Somebody’s Daughter (David Bell) ♠♠♠♠

131This novel reminded me of Gone Girl and Girl on the Train. I liked the former but hated the latter. Somebody’s Daughter came much closer to Gone Girl. The story builds on two very human sentiments: 1) do I ever really know another person? and 2) how would my life have turned out had I chosen a different road?. It’s a whodunit story: fast-paced, gripping, engaging, and fun. It definitely was a page turner for me as I really wanted to know who kidnapped the young Felicity. Everyone had a motive and the means to do it. I think this book is going to be quite a summer hit (release date is in July). The only reason I am docking 1 spade is because the language was sort of meh, easy-peasy, without any finesse.

You’ll enjoy this book if you like: suspense, fun summer reads, books like Gone Girl

This book is a no for you if you: are looking for intricate language or character development.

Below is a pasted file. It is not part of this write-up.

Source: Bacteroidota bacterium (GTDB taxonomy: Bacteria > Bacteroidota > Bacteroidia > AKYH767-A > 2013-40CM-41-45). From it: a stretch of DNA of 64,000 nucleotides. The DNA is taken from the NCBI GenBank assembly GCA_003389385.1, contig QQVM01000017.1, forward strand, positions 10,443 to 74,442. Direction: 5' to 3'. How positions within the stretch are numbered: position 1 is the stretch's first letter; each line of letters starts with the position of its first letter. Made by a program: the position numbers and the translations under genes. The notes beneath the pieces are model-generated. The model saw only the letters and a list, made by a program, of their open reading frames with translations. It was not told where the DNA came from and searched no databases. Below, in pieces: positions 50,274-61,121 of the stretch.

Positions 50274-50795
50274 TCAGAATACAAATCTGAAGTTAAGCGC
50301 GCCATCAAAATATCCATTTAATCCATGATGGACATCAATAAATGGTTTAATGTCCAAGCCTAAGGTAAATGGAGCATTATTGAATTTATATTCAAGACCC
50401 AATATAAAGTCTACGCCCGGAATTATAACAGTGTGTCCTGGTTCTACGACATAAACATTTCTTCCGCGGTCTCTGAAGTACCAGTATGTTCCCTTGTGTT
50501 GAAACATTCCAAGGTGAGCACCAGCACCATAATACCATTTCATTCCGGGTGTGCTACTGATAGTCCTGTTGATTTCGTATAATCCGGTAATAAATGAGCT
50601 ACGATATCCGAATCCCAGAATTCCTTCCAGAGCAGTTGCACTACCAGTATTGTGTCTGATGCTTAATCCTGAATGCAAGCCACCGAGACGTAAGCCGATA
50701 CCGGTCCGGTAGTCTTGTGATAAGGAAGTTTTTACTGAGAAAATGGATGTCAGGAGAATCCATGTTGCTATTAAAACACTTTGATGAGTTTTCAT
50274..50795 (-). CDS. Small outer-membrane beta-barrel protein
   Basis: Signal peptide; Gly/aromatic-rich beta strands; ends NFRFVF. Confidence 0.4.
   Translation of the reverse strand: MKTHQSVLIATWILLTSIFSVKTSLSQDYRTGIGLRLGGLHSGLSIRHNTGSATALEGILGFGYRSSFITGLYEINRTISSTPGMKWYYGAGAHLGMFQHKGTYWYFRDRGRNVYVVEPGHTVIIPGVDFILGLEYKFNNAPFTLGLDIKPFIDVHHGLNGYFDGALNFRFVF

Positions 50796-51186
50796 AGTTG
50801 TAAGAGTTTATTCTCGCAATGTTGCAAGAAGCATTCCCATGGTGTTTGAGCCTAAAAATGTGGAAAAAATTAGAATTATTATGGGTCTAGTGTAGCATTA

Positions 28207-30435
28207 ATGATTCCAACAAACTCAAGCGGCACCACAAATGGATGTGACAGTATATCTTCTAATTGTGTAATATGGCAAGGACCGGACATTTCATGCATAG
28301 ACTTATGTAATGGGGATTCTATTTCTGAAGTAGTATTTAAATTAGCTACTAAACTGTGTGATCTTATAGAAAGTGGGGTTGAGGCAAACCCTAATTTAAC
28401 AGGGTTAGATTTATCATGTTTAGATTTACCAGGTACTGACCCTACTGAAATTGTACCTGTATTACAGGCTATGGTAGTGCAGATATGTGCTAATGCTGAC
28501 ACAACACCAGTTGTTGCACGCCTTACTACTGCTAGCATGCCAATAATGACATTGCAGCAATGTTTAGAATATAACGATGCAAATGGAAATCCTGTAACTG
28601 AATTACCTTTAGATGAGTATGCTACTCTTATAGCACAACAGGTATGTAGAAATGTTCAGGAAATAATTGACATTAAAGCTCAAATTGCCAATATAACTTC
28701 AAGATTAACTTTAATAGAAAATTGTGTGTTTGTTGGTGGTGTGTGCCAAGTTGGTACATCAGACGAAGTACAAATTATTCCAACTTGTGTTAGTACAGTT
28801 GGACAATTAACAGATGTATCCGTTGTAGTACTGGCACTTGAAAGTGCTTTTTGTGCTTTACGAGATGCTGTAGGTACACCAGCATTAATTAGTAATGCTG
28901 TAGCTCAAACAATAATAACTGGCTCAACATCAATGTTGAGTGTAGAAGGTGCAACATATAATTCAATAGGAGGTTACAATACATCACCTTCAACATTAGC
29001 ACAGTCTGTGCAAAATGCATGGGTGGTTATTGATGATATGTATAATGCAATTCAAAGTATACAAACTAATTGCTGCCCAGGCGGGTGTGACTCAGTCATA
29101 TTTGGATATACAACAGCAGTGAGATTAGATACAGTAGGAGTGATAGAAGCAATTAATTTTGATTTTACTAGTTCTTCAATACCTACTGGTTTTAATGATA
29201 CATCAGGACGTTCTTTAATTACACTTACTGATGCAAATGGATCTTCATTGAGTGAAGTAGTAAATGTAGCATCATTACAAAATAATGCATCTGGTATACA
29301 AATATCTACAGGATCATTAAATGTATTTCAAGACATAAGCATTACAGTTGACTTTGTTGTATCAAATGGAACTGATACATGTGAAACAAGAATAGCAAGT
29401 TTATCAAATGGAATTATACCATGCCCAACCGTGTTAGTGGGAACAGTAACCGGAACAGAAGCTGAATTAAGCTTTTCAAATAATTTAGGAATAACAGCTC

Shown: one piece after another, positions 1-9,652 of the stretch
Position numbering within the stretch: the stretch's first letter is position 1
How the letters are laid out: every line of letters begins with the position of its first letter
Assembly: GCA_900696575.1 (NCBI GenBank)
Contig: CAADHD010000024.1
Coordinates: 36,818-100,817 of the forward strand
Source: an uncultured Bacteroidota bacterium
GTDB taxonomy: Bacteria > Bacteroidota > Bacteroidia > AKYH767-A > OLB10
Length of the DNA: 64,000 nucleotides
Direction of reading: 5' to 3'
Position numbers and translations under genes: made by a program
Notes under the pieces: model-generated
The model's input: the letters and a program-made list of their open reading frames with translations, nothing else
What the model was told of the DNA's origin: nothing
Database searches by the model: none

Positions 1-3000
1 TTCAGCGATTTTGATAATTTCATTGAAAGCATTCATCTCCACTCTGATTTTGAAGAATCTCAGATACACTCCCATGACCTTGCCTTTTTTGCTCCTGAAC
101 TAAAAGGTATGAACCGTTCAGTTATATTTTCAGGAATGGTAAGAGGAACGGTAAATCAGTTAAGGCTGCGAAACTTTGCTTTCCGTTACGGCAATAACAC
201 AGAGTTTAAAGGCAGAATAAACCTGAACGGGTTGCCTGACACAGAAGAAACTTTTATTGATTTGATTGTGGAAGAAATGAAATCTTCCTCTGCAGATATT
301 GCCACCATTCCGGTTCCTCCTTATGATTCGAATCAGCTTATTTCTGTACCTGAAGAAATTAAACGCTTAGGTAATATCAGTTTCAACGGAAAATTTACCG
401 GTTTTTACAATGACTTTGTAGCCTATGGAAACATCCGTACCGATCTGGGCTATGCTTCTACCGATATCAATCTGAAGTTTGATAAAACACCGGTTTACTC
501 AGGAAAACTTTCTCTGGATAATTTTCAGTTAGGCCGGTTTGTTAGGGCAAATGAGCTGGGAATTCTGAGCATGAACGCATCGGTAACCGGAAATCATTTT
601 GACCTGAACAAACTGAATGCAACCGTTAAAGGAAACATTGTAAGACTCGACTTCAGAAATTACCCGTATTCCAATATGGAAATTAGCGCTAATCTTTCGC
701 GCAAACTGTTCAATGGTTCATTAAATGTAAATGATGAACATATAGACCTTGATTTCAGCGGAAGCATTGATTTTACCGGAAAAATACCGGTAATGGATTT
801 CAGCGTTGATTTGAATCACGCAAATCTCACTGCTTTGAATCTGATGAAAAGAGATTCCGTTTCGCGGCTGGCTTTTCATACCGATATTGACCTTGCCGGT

Fangirl (Rainbow Rowell) ♠♠♠♠♠

132This book had been on my TBR forever! Well, it randomly was immediately available through my library as a Kindle book and although it wasn’t on my to-read-list for this month, I couldn’t resist! And honestly, I am so glad I didn’t. This book was me, probably still is, in all earnestness. I read and read and read as a kid and young adult and I can’t begin to describe how much books have shaped me. I was lucky in that, both my dad and my sister are also avid readers and we would constantly discuss books, authors, and storylines. I was a tad too old to be the target group for Harry Potter and in fact, didn’t read the first book until the second was about to come out (in German, didn’t really speak English well at that time), but then was totally hooked – an experience I loved sharing with my sister (who was totally target age!). I could relate so much to the protagonist in Fangirl and I totally get wanting to hang onto some of the books and fictional characters and memories and feelings. I think Rainbow Rowell has a knack for writing believable and relatable characters that are faced with the same challenges we are or were faced with at some point. I love how she can deconstruct a person throughout the story to really highlight flaws and struggles and then puts them back together at the end having learned a valuable lesson. Her books feel raw to me.